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Growth in private housebuilding slows at start of 2016

Growth in Private housebuilding in the UK slowed at the start of 2016, according to Royal Institution of Chartered Surveyors.

Growth in Private Housebuilding in the UK slowed at the start of 2016, according to Royal Institution of Chartered Surveyors.

Despite the Government promising to deliver 200,000 new homes by 2020, the latest RICS UK Construction Market Survey revealed that growth in the Private Housing sector slowed down “considerably” during the first quarter of 2016.

Private Housing workloads rose at their slowest pace since Q2 2013, with only 36 per Cent more of those working in the sector reported a rise in growth rather than a fall over the first quarter of 2016. During the first quarter of 2015 that figure was close to 50 per cent.

Simon Rubinsohn, RICS Chief Economist, comments: “On the surface, it might seem surprising that we are witnessing a slowdown in the construction sector just a few months after hearing the Chancellor’s ‘We Are The Builders’ speech, given the Government’s significant commitment to this sector. One might well ask why growth in private housing workloads is softening at a time when policy is firmly focussed on the creation of new starter homes. We have long held the view that starter homes cannot be the only solution. There is an issue around the availability of land on which new houses can be built, and we would like to see more being done to free up private brownfield sites.”

The figures arrive as the NHBC also reveals its own report, which shows that new home registrations dipped 9 per cent year-on-year in Q1 2016.

A total of 36,566 new homes were registered by NHBC, with 28,398 new homes registered in the private sector, a 7 per cent decrease on the 30,560 a year ago.

However, for the financial year 2015/16, registrations remained in line with the previous year with 152,329 new home registrations, marginally ahead of the 152,262 registered in 2014/15. There was also a 10 per cent increase in the number of new home completions for the financial year up to the end of March, compared to 2014/15, with 137,396 completions in total.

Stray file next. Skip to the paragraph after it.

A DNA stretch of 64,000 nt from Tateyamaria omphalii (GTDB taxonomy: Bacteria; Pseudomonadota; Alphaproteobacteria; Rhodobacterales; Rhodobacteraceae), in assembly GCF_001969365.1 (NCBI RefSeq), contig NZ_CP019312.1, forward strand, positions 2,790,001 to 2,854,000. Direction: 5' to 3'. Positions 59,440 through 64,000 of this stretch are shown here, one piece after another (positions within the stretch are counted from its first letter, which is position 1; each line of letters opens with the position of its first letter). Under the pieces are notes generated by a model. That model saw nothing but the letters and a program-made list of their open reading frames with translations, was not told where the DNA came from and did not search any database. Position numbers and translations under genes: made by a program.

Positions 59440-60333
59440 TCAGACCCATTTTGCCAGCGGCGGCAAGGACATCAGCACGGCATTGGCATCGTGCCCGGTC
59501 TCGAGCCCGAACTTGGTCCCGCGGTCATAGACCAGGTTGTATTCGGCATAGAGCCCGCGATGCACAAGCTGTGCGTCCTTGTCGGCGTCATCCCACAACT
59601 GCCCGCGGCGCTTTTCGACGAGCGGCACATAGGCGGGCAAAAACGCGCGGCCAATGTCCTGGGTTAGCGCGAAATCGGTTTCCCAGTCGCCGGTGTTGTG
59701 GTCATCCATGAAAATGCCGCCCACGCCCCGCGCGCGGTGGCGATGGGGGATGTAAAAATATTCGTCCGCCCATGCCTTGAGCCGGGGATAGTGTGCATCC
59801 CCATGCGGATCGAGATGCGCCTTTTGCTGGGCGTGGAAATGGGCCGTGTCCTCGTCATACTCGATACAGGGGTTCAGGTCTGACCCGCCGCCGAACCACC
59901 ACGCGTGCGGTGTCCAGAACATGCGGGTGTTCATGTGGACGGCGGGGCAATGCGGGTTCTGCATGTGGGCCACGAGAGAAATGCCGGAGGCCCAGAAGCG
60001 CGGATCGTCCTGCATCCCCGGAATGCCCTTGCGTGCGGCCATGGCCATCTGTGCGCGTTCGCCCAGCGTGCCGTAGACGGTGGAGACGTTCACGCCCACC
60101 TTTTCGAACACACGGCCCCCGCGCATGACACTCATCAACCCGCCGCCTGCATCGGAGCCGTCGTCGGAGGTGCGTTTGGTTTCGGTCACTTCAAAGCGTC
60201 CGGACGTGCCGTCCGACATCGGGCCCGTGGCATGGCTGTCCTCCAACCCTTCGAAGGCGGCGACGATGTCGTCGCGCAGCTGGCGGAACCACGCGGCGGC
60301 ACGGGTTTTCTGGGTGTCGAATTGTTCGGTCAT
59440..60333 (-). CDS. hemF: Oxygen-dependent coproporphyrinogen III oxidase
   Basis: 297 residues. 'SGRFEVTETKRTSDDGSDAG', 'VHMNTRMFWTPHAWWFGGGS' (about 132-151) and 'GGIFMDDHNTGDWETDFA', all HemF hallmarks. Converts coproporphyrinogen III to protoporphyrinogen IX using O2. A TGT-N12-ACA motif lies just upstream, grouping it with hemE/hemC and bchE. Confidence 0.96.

“This increase mirrors the strong growth seen in registrations in recent years, resulting in these new homes being completed over the first few months of 2016,” says the NHBC.

As the leading warranty and insurance provider for new homes in the UK, NHBC’s registration statistics are a lead indicator of UK house-building activity. Indeed, HBF and Glenigan’s latest Housing Pipeline report shows that initial planning Permission for 255,032 new homes was granted in England in 2015 – up 57 per cent from a low point of 162,204 in 2009. Permissions have risen steadily every year since 2009, says the HBF, with actual housing supply also increasingly markedly over the past two years as more of the permissions are progressed to the point that infrastructure work can start and house builders can begin building new dwellings

“Whilst the increase in the number of permissions is welcome – and a strong indicator of future supply – many still have to navigate the complexities of the planning system,” comments Stewart Baseley, Executive Chairman of the HBF.

“This is a further sign that house builders continue to step up investment in future housing supply but we need to see these permissions being processed to the stage where we can get onto site and start building more quickly and really start to meet demand for housing.”

The RICS also pinpoints the planning system as a major headwind for the construction industry.

“Our survey tells us that planning delays are one of the biggest barriers to growth in the construction sector,” agrees Rubinsohn. “We have recommended that councils work together to create a team of emergency planners who can parachute into boroughs that are experiencing significant delays, therefore reducing a major growth barrier.”

Rubinsohn adds, though, that the climate of uncertainty caused by the upcoming EU referendum could also be a factor.

This post first appeared on | International Property News, please read the originial post: here

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Growth in private housebuilding slows at start of 2016


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